Thursday, 28 April 2011

What do you mean "media convergence"?

I think while a lot of fuss is being made and has been made about the issue of media convergence in the Caribbean, there is a need for it to be disaggregated according to the key constituencies – media enterprises, media workers and media consumers.

The main advantage of convergence to media owners and managers, based on precedents I know of, simply reflect the use of a smaller group of journalists to produce more content. The bottom line has been that for the price of, say, a radio newsroom, media owners and managers hope to use the banner of media convergence to receive more radio, television and even print content.

The advantage of all of this to media workers would include improved marketability within the context of this trend through the acquisition of a more intimate acquaintance of mass media across disciplinary platforms. Today, for example, more journalists are aware of or have worked across media disciplines throughout the Caribbean. Journalists who started out in the print media now do radio and television and vice versa.

However, the combination of enforced convergence in the newsroom and new technologies – smart phones, digital media, online media – means that journalists are now routinely expected to produce much more than they have in the past. In days past, the newspaper was put to bed and that was that. Today, for example, online versions of newspapers are updated at anytime.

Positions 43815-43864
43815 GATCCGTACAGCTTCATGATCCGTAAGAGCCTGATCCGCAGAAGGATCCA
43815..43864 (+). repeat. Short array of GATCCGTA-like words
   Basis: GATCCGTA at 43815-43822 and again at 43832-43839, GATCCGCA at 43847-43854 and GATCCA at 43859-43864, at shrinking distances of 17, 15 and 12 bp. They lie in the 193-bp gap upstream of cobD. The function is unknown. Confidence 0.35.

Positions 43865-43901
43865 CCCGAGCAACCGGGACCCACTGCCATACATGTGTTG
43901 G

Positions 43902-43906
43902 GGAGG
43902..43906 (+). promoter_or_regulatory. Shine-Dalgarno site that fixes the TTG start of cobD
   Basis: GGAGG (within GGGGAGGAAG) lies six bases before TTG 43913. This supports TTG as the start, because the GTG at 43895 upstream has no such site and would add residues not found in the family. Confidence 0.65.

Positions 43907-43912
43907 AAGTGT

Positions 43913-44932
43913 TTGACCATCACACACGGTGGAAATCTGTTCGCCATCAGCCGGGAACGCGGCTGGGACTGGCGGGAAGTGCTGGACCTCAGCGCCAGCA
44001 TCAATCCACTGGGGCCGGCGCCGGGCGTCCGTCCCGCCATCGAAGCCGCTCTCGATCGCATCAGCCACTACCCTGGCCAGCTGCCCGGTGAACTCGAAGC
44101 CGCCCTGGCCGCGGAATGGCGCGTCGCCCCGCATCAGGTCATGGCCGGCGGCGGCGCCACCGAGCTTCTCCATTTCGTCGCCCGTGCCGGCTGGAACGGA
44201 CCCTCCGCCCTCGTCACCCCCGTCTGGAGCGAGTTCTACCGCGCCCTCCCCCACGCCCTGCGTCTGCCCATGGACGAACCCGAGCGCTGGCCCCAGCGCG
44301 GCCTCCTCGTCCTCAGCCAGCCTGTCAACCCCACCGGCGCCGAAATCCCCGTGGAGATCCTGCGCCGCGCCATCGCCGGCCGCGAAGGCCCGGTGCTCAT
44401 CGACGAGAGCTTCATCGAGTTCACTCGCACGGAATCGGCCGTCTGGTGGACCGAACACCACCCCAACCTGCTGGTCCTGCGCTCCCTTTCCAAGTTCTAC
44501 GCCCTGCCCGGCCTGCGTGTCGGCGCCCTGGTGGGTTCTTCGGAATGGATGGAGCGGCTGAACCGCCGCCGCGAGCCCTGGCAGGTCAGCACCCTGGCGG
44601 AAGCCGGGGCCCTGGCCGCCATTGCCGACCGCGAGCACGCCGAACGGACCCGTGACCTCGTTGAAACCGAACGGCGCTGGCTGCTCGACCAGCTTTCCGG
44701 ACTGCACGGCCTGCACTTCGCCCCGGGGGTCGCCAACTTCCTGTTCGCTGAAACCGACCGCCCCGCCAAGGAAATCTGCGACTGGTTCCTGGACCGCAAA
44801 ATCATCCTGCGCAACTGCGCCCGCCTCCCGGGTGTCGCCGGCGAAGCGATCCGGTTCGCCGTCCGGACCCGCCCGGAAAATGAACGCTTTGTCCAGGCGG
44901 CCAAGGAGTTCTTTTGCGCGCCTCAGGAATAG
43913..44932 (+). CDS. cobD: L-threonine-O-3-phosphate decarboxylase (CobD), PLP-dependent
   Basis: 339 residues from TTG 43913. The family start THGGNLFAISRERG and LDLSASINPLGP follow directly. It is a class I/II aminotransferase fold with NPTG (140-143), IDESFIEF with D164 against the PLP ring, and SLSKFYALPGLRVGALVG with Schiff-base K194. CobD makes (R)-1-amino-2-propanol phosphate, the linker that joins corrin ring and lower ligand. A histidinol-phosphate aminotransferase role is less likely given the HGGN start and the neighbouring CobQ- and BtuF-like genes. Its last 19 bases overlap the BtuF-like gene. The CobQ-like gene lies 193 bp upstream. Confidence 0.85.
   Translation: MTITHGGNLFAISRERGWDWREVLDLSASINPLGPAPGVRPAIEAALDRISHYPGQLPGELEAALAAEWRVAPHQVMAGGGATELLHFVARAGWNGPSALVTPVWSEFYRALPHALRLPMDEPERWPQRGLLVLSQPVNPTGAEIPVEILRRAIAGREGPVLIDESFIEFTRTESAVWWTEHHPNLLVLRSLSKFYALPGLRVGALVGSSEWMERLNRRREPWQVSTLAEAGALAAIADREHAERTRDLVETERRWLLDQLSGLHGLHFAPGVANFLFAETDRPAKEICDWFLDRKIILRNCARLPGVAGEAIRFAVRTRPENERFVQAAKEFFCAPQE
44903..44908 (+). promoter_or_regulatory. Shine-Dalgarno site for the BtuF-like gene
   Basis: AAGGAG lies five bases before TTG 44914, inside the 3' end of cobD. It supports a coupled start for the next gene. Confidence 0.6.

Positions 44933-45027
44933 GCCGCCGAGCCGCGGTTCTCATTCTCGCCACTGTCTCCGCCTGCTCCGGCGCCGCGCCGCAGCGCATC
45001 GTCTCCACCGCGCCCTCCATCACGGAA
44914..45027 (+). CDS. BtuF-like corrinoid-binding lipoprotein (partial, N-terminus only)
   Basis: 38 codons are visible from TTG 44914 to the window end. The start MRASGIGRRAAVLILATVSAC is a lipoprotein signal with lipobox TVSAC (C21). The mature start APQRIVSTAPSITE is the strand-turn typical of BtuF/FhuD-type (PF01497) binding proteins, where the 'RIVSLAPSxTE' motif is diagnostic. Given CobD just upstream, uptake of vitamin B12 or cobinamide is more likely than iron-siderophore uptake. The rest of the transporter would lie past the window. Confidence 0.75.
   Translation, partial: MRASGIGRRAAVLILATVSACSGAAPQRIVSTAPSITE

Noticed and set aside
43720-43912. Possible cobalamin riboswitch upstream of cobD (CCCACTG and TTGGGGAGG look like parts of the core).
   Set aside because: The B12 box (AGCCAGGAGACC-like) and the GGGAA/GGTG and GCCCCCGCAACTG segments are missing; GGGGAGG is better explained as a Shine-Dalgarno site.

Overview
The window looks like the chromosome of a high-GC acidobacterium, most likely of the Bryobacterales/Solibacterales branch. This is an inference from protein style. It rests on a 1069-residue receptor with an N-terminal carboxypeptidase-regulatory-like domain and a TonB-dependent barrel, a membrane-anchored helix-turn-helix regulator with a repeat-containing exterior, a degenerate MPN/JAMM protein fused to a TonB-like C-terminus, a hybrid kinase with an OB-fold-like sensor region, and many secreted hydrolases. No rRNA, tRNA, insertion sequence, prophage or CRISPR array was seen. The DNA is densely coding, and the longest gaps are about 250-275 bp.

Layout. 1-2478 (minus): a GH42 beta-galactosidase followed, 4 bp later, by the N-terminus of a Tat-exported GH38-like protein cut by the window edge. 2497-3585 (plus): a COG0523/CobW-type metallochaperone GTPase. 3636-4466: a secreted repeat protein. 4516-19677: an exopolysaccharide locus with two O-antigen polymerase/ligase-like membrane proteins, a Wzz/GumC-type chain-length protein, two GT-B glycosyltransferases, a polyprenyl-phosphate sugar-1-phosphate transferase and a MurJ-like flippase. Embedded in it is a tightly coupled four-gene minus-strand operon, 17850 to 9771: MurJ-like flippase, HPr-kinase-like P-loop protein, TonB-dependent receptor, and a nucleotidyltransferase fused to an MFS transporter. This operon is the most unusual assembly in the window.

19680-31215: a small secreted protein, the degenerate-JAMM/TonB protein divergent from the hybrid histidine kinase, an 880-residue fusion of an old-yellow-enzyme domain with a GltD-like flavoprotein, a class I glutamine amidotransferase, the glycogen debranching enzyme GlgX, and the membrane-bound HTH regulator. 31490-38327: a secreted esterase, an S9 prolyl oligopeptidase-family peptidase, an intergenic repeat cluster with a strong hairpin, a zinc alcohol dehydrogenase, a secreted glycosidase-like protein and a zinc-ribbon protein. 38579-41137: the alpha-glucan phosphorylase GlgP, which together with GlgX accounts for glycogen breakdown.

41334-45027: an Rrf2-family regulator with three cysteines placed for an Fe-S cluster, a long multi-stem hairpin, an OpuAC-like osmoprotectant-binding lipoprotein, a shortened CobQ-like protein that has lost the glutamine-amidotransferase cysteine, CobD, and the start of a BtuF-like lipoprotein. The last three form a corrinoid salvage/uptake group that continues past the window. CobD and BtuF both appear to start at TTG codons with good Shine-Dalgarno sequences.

Output has however increased in a situation not reflected by upgraded industrial relations practices. Trade unions, where they exist in the media (and media are under-represented by trade unions as a sector), are not in tune with recent developments and work contracts are routinely discussed in the absence of such a consideration.

Media consumers have benefited through the increase in productivity. However, because of the exploitative nature of the process, there has not been a corresponding increase in quality. More has not necessarily meant “better.”

We must however conclude that media convergence is not an aspiration, it is already a lived reality. But our media and other social institutions have not responded to engage questions related to its impact on media workers and general quality of content. This is the responsibility of all constituents to address for the sake of a free press and a free society.